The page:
Test driven development

A.T.Hofkamp hat at se-162.se.wtb.tue.nl
Thu Jan 24 15:51:55 CET 2008


On 2008-01-24, ajcppmod at gmail.com <ajcppmod at gmail.com> wrote:
> I like the concept of TDD but find it difficult to put into practice
> most of the time. I think this primarily because I tend to like top-
> down development and functional/object decomposition and TDD feels
> more like a bottom-up approach.

It is not bottom-up imho.
The main difference imho is in abstract, far-away goals versus running code for
a small concrete sub-set of functionality in the short-term.

How you provide that "running code for a small concrete sub-set of
functionality in the short-term" is not defined by the approach.

> So my question is when approaching a project that you want to employ
> test driven development on how and where do you start? And also if

1. Define a small step of extended functionality that you can finish by the
   end of the week.
2. Write tests that should run after implementing the functionality.
3. Write code that make the tests work.
4. goto 1.

> anyone uses top-down design with TDD I would be interested in how you
> do it (does it involve lots of mock objects/ is the first test you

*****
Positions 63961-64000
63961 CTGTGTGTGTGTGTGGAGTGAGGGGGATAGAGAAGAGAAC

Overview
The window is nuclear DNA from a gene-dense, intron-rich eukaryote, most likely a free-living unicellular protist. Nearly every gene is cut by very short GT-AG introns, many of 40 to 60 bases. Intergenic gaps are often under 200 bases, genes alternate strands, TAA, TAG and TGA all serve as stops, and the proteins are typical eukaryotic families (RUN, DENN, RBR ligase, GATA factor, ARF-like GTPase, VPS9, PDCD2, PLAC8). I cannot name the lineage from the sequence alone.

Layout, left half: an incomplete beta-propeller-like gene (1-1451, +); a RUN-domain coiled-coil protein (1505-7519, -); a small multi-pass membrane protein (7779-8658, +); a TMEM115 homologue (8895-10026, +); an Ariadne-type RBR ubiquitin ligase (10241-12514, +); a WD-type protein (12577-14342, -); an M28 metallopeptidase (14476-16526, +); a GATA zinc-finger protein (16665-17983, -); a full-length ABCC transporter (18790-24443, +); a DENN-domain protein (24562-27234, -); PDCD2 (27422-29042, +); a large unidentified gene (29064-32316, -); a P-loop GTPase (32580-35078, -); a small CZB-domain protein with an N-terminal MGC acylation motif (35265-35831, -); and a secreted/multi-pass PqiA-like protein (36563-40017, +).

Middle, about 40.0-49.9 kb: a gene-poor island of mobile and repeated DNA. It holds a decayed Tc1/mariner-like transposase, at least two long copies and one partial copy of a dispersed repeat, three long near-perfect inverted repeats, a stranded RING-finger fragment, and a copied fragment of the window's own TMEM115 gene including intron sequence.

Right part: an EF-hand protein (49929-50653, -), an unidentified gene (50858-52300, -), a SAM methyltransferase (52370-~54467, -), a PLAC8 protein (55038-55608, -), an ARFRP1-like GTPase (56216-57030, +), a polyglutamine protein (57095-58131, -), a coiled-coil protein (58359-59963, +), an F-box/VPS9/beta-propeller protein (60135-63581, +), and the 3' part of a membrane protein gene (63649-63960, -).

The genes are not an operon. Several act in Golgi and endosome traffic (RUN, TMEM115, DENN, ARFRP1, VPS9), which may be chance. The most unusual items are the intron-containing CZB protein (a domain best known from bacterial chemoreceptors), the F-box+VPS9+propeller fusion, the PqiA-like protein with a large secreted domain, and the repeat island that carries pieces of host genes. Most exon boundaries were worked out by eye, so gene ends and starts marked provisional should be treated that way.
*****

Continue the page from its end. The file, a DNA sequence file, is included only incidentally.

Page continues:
> write the last one to pass)?

No, with TTD there is only one goal, namely increasing the percentage of passed
tests to 100%.
(which you then break again by doing steps 1 and 2, and fix again in step 3)


TTD is about DESIGNing for WHAT YOU NEED TODAY, not for what you might need
tomorrow.

You may want to do a small top-down design (and next week another slightly
larger one, and another slightly larger one in 2 weeks, etc), but you should
NOT DESIGN FOR MORE FUNCTIONALITY THAN WHAT YOU NEED for all tests to pass.


Sincerely,
Albert

PS The above is purely from a TTD perspective.

   I personally do not really think you can SOLVE ALL PROBLEMS in the most
   efficient way using TTD. On the other hand, the concrete, short-term
   approach does produce running code fast for the implemented sub-set of
   functionality, which may be nice in a project.



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